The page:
Second, this explanation is implausible on its face.  It’s asking us to believe that Jesus, sleepless, brutally beaten, crucified, in such bad shape that He passes out, and left in a tomb for 36 hours without food or water, somehow wakes up, uses His crucified hands to roll away the heavy stone from inside the tomb, and limps to safety on His crucified feet.  Basically, in an attempt to deny a miracle, the proponents of this theory are asking us to believe in a different miracle!

Finally, why would the appearance of this wreck of a human being convince anyone that He had risen from the dead?  Even granting all of the above, if Jesus manages to stagger into the upper room, none of the eyewitnesses would think He had risen from the dead.  Instead, they would correctly conclude that He actually hadn’t died yet. 

Similarly, this does nothing to explain either James or Paul.  James wasn’t going to be convinced because his false-prophet brother survived an execution attempt.  Nor would Saul of Tarsus, upon encountering a healed-up Jesus two years later, conclude that this meant that Jesus rose from the dead.  This hypothesis simply isn’t useful in explaining the facts.

Our fourth alternate hypothesis is HALLUCINATION.  According to this argument, all of the post-resurrection appearances of the Lord were the result of the disciples seeing things that weren’t there, perhaps as a result of the strain of bereavement. 

In order to evaluate this argument, we first have to distinguish between an illusion and a hallucination.  An illusion is when the human senses misapprehend something that is actually there.  For instance, probably all of us have seen heat shimmer on a blacktop road in the summertime that looks like water.  Because the illusion is based on something physical, multiple people can see it at the same time.

However, that’s not true when it comes to hallucinations.  Hallucinations aren’t based on anything real; instead, they occur entirely within someone’s mind.  As a result, there is no such thing as a group hallucination.  There is no known mechanism for transmitting a hallucination from brain to brain.  Even if people in the same place are hallucinating at the same time, they will hallucinate different things. 

This is a big problem for the hallucination argument.  As we’ve discussed, many of the experiences of the risen Lord were group experiences.  Whatever the 500 saw, it certainly wasn’t a group hallucination. 

Second, most people who hallucinate subsequently recognize that what they saw wasn’t real.  Only people with a predisposition to believe in the hallucination will continue to believe.  However, none of the people on our minimal-fact list had this predisposition.  Skeptic James didn’t.  Persecutor Paul didn’t.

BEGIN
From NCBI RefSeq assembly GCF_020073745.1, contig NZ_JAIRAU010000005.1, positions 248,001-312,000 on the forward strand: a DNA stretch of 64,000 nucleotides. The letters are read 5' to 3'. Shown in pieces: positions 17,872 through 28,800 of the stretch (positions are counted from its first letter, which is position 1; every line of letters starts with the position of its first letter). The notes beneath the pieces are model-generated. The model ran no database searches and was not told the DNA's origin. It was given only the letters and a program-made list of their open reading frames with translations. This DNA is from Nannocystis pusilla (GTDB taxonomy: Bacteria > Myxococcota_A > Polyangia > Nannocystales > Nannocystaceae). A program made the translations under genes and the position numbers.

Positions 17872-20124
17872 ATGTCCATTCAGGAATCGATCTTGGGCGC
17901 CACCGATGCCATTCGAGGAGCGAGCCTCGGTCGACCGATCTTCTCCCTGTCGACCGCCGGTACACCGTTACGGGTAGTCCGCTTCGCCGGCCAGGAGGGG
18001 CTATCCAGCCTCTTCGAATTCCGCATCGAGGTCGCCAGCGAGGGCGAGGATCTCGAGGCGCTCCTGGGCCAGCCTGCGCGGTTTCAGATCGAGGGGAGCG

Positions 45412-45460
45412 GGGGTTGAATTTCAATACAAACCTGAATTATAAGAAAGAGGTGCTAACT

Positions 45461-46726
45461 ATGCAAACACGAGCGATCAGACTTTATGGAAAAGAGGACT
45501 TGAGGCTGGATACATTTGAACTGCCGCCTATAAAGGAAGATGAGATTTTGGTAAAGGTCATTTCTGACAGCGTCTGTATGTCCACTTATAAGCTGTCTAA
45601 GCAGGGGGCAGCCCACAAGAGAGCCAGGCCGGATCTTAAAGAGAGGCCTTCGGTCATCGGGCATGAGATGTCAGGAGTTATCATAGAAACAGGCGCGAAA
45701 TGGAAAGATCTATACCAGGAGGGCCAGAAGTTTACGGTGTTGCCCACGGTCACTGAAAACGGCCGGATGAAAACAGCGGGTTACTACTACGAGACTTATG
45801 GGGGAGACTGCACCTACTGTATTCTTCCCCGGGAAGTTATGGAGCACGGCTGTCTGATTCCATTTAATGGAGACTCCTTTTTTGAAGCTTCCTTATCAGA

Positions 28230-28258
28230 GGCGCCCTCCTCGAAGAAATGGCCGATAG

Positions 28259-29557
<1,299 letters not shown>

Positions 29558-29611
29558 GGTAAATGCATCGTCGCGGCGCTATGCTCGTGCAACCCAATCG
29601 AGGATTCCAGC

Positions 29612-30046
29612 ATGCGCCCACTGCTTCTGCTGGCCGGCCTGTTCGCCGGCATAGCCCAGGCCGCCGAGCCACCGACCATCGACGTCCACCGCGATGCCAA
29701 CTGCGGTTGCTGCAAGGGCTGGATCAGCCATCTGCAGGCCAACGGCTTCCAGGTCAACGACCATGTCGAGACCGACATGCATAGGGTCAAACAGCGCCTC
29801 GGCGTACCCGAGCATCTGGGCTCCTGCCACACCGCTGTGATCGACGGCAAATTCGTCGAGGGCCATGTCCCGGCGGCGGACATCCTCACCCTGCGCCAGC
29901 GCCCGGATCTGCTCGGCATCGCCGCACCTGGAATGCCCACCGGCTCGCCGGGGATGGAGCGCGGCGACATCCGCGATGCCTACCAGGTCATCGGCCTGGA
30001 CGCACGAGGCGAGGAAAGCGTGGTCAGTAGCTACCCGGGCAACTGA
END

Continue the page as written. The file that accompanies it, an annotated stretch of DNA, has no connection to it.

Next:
Even the early disciples didn’t.  Look, for instance, at Luke 24:10-11.  Once again, the principle of embarrassment comes into play here.  Early Christians intent on convincing others to believe in Jesus aren’t going to say that even the founders of the movement were skeptical and believed reluctantly!  That is, unless it’s true.  The same men who dismissed the story of the women at the tomb would also have dismissed a hallucination—correctly—as “seeing things”.  Finally, of course, hallucination can’t explain the absence of Jesus’ body from the empty tomb.

Our final attempt to explain away the resurrection is A COMBINATION of theories.  This approach attempts to pair theories with each other in order to overcome the weaknesses of each.  Thus, persons unknown stole the body, the early disciples hallucinated that they had seen Jesus, and Paul became a Christian because he wanted to gain control of a new religious sect.  All the evidence is explained, and we don’t have to be Christians!  Hooray!

However, there are two serious problems with the combination approach.  The first of these is that in addition to inheriting the strength of its component parts, it also inherits their weaknesses.  If the evidence doesn’t support the contention that Paul converted because of his lust for power (and it doesn’t), then the whole theory fails.

Second, the whole exercise has the flavor of ad hoc hypothesizing about it.  This is what people do when a hypothesis they like is falsified by contrary evidence.  Rather than rejecting the falsified hypothesis, they add another hypothesis to it that addresses the contrary evidence.  No matter the amount of contradiction, this is a process that can go on indefinitely.

Let me give you an example.  Let’s say we’re in high school, and I have a crush on a cute girl.  I tell you, “I think she likes me.” 

You reply, “Actually, she just went out with George last weekend.” 

At this point, my hypothesis has been falsified, but I don’t want to accept that, so I say, “She just went out with him because of her friends.” 

You answer, “Actually, they can’t stand him.”  Falsification Number Two. 

I say, “Oh, they just pretend like that in front of you.”

You see how it works?  As long as I want to cling to my original belief, I will always be able to manufacture one more reason to do so.  Similarly, people who want to deny the resurrection will always be able to manufacture one more reason to do so (sometimes flatly goofy stuff like “Jesus had a twin brother!”), even though the resurrection has vastly more explanatory power than any alternative theory, and even though the resurrection has all kinds of evidence supporting it and the alternatives have none.

What’s really going on here is that the combination-theory folks are committed to a philosophical belief in naturalism, so they will deny supernatural events like the resurrection, regardless of the evidence.  Let’s not be like them, friends.  Let’s follow the evidence wherever it leads, and it leads to Jesus as Lord.